SQL Server Browser Service
The SQL Server Browser program runs as a Windows service. SQL Server Browser listens for incoming requests for Microsoft SQL Server resources and provides information about SQL Server instances installed on the computer. SQL Server Browser contributes to the following actions:
Browsing a list of available servers
Connecting to the correct server instance
Connecting to dedicated administrator connection (DAC) endpoints
For each instance of the Database Engine and SSAS, the SQL Server Browser service (sqlbrowser) provides the instance name and the version number. SQL Server Browser is installed with SQL Server.
SQL Server Browser can be configured during setup or by using SQL Server Configuration Manager. By default, the SQL Server Browser service starts automatically:
When upgrading an installation.
When installing on a cluster.
When installing a named instance of the Database Engine including all instances of SQL Server Express.
When installing a named instance of Analysis Services.
Prior to SQL Server 2000, only one instance of SQL Server could be installed on a computer. SQL Server listened for incoming requests on port 1433, assigned to SQL Server by the official Internet Assigned Numbers Authority (IANA). Only one instance of SQL Server can use a port, so when SQL Server 2000 introduced support for multiple instances of SQL Server, SQL Server Resolution Protocol (SSRP) was developed to listen on UDP port 1434. This listener service responded to client requests with the names of the installed instances, and the ports or named pipes used by the instance. To resolve limitations of the SSRP system, SQL Server 2005 introduced the SQL Server Browser service as a replacement for SSRP.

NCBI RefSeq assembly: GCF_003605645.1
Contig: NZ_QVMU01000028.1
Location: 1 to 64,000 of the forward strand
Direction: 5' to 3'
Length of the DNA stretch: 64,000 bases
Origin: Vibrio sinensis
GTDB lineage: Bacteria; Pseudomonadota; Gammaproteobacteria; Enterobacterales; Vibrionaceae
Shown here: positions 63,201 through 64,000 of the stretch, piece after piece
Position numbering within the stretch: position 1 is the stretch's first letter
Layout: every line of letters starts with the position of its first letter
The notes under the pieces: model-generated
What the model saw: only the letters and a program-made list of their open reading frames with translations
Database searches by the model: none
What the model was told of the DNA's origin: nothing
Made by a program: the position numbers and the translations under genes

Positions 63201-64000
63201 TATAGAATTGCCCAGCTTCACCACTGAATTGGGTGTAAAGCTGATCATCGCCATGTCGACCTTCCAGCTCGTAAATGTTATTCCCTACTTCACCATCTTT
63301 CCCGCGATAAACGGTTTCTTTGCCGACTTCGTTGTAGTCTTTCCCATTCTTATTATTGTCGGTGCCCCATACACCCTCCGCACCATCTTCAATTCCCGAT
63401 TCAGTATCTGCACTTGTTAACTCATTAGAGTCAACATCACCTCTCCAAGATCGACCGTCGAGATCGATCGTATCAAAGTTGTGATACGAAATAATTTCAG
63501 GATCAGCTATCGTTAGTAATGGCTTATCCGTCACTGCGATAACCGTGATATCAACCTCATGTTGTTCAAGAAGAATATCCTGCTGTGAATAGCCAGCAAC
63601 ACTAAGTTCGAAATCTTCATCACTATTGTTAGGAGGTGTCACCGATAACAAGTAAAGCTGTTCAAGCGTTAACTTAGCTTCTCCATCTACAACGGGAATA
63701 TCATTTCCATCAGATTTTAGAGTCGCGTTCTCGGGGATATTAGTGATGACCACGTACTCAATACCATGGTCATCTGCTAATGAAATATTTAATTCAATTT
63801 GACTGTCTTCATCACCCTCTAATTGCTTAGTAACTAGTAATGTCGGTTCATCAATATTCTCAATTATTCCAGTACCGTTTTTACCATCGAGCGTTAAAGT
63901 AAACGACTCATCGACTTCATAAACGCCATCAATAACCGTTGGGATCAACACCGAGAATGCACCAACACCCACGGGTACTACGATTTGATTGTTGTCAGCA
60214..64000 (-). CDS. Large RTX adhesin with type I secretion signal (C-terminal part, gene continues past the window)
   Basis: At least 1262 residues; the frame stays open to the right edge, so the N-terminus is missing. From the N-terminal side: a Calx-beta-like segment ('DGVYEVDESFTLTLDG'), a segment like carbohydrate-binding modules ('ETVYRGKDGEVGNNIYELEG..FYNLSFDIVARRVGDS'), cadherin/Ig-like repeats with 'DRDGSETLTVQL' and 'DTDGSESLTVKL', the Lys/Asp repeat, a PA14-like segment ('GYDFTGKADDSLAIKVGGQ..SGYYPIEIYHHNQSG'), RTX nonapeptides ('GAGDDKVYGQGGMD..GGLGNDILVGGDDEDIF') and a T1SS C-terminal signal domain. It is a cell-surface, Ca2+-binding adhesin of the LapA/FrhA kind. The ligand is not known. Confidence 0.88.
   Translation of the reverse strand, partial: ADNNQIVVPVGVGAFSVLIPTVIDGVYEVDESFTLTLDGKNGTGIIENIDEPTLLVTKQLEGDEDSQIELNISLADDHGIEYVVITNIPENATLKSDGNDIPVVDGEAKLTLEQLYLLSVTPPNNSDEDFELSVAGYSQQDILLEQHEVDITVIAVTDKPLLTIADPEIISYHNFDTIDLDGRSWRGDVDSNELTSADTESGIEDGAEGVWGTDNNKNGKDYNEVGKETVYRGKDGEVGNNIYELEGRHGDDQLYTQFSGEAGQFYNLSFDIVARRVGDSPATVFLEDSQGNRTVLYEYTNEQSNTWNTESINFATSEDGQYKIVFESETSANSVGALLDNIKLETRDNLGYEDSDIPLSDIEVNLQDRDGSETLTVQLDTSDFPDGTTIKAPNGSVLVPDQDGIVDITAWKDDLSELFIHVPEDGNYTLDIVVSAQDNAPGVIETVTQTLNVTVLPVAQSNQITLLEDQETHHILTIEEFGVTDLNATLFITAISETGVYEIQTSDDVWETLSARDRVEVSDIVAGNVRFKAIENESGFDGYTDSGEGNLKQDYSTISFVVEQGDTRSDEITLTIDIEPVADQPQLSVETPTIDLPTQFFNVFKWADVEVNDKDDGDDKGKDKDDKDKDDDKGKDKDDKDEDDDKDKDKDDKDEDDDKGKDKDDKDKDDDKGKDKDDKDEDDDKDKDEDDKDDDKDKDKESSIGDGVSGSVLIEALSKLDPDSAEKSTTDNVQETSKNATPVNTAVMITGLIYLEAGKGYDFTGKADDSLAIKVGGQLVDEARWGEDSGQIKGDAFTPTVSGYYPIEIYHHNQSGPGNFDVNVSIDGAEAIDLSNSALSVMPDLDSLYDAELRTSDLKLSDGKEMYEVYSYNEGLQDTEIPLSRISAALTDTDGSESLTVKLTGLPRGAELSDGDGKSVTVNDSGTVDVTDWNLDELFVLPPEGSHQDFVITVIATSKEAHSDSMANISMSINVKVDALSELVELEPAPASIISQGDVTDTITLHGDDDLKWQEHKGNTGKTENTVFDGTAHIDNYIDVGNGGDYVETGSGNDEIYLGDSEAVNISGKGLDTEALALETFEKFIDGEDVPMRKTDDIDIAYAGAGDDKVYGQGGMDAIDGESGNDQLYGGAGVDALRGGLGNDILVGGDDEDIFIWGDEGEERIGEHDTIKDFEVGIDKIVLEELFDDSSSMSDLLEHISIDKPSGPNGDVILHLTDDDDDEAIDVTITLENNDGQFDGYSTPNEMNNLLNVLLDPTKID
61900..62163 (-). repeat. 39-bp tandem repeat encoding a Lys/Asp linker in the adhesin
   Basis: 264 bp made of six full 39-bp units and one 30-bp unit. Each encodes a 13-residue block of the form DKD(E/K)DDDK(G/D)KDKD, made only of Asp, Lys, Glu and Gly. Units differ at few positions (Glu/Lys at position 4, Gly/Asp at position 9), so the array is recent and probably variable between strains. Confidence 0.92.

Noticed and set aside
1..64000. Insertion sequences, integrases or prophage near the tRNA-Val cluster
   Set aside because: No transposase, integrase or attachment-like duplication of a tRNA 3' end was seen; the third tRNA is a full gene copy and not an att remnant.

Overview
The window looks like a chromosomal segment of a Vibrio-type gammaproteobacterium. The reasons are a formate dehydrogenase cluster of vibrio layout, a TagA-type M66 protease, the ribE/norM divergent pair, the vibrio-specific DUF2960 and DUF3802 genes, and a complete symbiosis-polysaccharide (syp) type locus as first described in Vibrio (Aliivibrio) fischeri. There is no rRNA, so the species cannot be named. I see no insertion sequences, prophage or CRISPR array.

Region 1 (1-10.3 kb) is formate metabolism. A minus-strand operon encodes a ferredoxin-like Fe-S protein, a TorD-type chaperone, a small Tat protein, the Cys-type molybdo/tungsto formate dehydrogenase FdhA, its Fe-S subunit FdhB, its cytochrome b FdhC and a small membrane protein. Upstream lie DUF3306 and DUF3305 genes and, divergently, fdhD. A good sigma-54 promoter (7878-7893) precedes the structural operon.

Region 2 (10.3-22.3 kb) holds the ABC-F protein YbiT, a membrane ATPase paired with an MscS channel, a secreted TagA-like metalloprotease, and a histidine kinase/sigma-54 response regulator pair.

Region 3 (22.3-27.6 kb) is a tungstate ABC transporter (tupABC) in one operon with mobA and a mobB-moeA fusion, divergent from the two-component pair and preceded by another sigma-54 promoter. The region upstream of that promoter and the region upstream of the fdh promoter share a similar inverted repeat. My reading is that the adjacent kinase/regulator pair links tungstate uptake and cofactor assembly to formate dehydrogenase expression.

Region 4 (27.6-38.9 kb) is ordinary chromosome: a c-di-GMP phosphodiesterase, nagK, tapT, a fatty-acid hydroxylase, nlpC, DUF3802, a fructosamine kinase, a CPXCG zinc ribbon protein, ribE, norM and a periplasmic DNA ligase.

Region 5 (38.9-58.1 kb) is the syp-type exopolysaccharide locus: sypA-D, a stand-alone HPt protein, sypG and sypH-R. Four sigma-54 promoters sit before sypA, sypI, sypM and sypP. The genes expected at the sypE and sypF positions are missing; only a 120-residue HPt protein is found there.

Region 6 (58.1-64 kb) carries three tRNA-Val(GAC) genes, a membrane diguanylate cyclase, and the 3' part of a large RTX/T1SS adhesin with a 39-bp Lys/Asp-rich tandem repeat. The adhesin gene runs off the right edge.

When an instance of SQL Server starts, if the TCP/IP protocol is enabled for SQL Server, the server is assigned a TCP/IP port. If the named pipes protocol is enabled, SQL Server listens on a specific named pipe. This port, or "pipe," is used by that specific instance to exchange data with client applications. During installation, TCP port 1433 and pipe \sql\query are assigned to the default instance, but those can be changed later by the server administrator using SQL Server Configuration Manager. Because only one instance of SQL Server can use a port or pipe, different port numbers and pipe names are assigned for named instances, including SQL Server Express. By default, when enabled, both named instances and SQL Server Express are configured to use dynamic ports, that is, an available port is assigned when SQL Server starts. If you want, a specific port can be assigned to an instance of SQL Server. When connecting, clients can specify a specific port; but if the port is dynamically assigned, the port number can change anytime SQL Server is restarted, so the correct port number is unknown to the client.
Upon startup, SQL Server Browser starts and claims UDP port 1434. SQL Server Browser reads the registry, identifies all instances of SQL Server on the computer, and notes the ports and named pipes that they use. When a server has two or more network cards, SQL Server Browser returns the first enabled port it encounters for SQL Server. SQL Server Browser support ipv6 and ipv4.
When SQL Server clients request SQL Server resources, the client network library sends a UDP message to the server using port 1434. SQL Server Browser responds with the TCP/IP port or named pipe of the requested instance. The network library on the client application then completes the connection by sending a request to the server using the port or named pipe of the desired instance.
For information about starting and stopping the SQL Server Browser service, see SQL Server Books Online.